We drove beside snow-tipped mountains with waterfalls like tapped veins, gushing on all sides. Reddish heather and dark maroon moors flanked us. Ancient castles reared up on the unlikeliest of tiny islands, whispering of betrayal and long-lost love.
The wee inn pictured here met us at the end of a long and winding road. It was built in the 1700s and offered a view of the loch that shifted like a dream.
At some point the snow runoff and horizontal rain meant a road I meant to take looked more like a boat ramp. With flooding on both sides, we splashed our way onwards, as the climbing took us over the pass and that same afternoon we wandered in Edinburgh in 22-degree warmth.
“If you don’t like the weather in Scotland, wait five minutes,” one of our hosts told us.
Say these places out loud: Isle of Skye, Cairngorms, Inverness, Loch Awe, Stirling. A litany of locations, ancient and modern. We saw the bridge the Hogwarts Express travels over, oddly pleasing. Mist rose and fell, hills became mountains became moors became coastlands.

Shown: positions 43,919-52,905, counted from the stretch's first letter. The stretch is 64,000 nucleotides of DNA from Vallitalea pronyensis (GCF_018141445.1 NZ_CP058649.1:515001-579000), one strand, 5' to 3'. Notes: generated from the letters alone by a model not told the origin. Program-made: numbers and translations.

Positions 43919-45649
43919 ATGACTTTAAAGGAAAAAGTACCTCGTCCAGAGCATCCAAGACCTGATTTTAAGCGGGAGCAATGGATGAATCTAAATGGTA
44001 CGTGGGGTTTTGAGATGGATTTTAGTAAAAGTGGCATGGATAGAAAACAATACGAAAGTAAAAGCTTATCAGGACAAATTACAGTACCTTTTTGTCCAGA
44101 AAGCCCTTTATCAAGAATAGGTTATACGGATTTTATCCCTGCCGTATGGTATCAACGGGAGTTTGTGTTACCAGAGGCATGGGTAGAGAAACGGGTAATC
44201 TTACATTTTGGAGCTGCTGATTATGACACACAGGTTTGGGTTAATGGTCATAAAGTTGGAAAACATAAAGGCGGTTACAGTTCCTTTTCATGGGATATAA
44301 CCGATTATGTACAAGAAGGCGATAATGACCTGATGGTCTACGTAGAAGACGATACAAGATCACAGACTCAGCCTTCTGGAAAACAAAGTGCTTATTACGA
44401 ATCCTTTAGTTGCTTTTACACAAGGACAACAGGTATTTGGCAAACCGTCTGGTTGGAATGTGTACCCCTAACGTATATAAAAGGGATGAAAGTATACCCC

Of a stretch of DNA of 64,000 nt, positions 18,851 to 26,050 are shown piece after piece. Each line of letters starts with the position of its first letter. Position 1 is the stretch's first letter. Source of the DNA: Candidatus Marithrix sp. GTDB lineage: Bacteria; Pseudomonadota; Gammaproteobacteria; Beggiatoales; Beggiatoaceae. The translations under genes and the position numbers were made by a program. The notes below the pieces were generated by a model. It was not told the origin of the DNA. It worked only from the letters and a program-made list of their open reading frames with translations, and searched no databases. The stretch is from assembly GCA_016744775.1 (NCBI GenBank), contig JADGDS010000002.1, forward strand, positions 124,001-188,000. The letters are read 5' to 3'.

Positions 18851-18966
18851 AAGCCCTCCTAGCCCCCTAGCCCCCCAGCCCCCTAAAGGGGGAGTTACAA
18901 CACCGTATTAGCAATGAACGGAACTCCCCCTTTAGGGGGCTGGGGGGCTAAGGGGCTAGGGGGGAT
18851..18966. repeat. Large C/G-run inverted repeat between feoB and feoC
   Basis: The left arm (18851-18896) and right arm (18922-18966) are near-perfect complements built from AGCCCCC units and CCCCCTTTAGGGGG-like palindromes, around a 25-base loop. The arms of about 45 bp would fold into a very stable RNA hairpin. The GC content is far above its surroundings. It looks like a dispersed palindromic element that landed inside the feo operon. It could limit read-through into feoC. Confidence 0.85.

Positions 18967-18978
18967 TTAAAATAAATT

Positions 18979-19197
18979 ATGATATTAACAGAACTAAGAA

I thought, Is this the landscape of my heart?
The food! Banoffee pie, salmon served seven ways, scones with double cream and homemade strawberry jam, and my favorite: caramel and chocolate-covered shortbread, called shortcake. Oh yeah: a shiraz that haunts me still and don’t forget the gin and tonics!
But the best part was letting the land seep into my soul: the peace, the unexpected gifts at unexpected times, like the castle where we ate lunch and the waiter described his clientele as “brand new.” I thought he meant honeymooners and said, “Just married?” He laughed. “No, no, it’s Scottish, sorry. It means they’re the greatest.”
This poem by the Scottish poet of the month, echoes my own reaction to the stone and water I witnessed on this journey. And my title is taken from another modern Scottish poet, A.B. Jackson.
on the senses
little saints buried saints finally kissed by the earth lilies from your parched mouths from your salt lips rise white and tall scented but with which world
tonight your funeral mass is being chanted again in the drowned city its incense fills us spume and lightning
Alasdair Paterson © on the governing of empires (Shearsman, 2010)